|Statistics released last week by
the Census Bureau show that 100 million adults in the United
States are unmarried. This is up from a report showing 90
million unmarried adults just one year earlier.
Data also showed that unmarried
adults continue to head up a majority of households in the
These figures are based on the
American Community Survey for 2006. About three million
households from every county in the nation were included in the
Some 44.3 percent of adults are
currently unmarried. They include 12.2 million
widows and 3 million widowers, as well as 25 million men and
women who are divorced. In addition, there are 32.8
million men and 27.1 million women who have never married.
Last year's report showed that
married couples headed a minority of households for the first
time in U.S. history. The percent remained the same in
this year's report.
According to the 2006 American
Community Survey, unmarried adults headed up some 50.3 percent
of the nation's households, as well as a majority of households
in 22 states and more than 300 cities.
The configuration of these
unmarried households is quite diverse.
More than 30 million Americans
live alone, far outnumbering the 24.2 million households which
contain married couples with children under 18 years of age.
The 10.8 million single parent
homes include 2.5 million single dads with custody of their
children and 8.3 million single mothers.
About 12 million adults are
living with an unmarried partner while some 47 million unmarried
Americans are living with relatives.
The new Census Report was
released on the eve of Unmarried and Single Americans Week which
is commemorated during September 16 to September 22.
The growth of unmarried
households is not confined to the United States.
Statistics Canada, the equivalent of our Census Bureau, recently
released a report with data from 2006.
Some 50.8 percent of Canada's
12.4 million households are headed by unmarried adults.
The 3.4 million married-with-children living arrangements only
slightly outnumbered the 3.3 million one-person households.
Another 1.4 million homes
contained unmarried couples, 44 percent of whom are raising
children. A similar number of households contained single
For the first time, Canada
counted same-sex couples in its official census. The
report documented 45,350 households containing same-sex couples.
More than 7,000 of them were legally married.
The legal status of unmarried
people is vastly different in Canada than in the United States.
In Canada, the Supreme Court has
ruled that the federal Charter of Rights prohibits marital
status discrimination. Provincial and federal statutes
also provide a vast array of legal protections for unmarried
couples. Federal law recognizes the legality of same-sex
In the United States, federal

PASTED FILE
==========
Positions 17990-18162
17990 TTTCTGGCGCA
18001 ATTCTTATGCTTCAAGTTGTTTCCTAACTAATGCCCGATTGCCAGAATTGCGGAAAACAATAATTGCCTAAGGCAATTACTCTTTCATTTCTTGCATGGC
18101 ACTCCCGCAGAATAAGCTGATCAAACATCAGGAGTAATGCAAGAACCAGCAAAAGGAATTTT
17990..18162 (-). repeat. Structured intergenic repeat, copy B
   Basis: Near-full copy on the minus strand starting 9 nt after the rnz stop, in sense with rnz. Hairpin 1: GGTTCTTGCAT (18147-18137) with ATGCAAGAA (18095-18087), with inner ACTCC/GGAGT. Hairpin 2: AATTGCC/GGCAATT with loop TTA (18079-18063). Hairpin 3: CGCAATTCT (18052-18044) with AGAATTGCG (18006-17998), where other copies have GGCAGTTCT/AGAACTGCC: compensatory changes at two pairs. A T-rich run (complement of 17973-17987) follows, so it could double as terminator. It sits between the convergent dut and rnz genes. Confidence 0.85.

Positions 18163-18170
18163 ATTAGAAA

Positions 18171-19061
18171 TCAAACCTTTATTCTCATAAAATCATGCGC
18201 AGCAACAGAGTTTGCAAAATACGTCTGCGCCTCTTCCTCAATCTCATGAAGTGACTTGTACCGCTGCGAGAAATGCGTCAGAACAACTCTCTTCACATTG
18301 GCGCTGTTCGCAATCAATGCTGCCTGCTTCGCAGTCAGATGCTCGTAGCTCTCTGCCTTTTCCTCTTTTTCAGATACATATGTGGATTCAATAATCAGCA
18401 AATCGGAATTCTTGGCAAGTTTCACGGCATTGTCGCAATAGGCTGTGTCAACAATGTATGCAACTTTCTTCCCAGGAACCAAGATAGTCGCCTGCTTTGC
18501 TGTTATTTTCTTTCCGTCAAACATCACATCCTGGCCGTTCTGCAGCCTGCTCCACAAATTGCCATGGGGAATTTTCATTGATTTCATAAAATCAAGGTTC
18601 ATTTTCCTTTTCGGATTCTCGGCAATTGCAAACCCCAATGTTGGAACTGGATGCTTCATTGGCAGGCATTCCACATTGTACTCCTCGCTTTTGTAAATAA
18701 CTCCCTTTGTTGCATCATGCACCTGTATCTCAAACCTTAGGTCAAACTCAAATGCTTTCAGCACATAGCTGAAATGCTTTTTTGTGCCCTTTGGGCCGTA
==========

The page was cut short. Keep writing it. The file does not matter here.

civil rights laws do not include marital status discrimination
and federal courts rarely find such discrimination by government
agencies to be a violation of the Constitution. The
federal Defense of Marriage Act specifically states that
same-sex relationships shall not be considered as legal
Data from Great Britain show that
slightly fewer than half of the 24.2 million households in that
nation contain a legally married couple. About 29 percent
of British households contain just one person.
The minority status of married
couples in British households can be attributed, in part, to the
fact that young Brits are delaying marriage.
The average age at
which people get married for the first time has continued
to rise. In 1971 the average age at first marriage was 25 for
men and 23 for women in England and Wales. By 2005 this had
increased to 32 for men and 29 for women.
While the United
Kingdom does not allow same-sex couples to legally marry, the
government has enacted a "civil partnership" law which affords
same-sex partnerships the same legal rights and protections as
The Civil Partnership Act 2004 came into
effect across the UK in December 2005. Between December 2005 and
September 2006, 15,700 civil partnerships were formed.
About 43 percent of British
children are now born to unmarried parents. This compares
with about 37 percent in the United States.
To read other editions of
Column One, click here.
Unmarried America 2007
Thomas F. Coleman, Executive Director of Unmarried America, is an
attorney with 33 years of experience in singles' rights, family
diversity, domestic partner benefits, and marital status discrimination.
Each week he adds a new commentary to Column One: Eye on Unmarried
firstname.lastname@example.org. Unmarried America is a nonprofit
information service for unmarried employees, consumers, taxpayers, and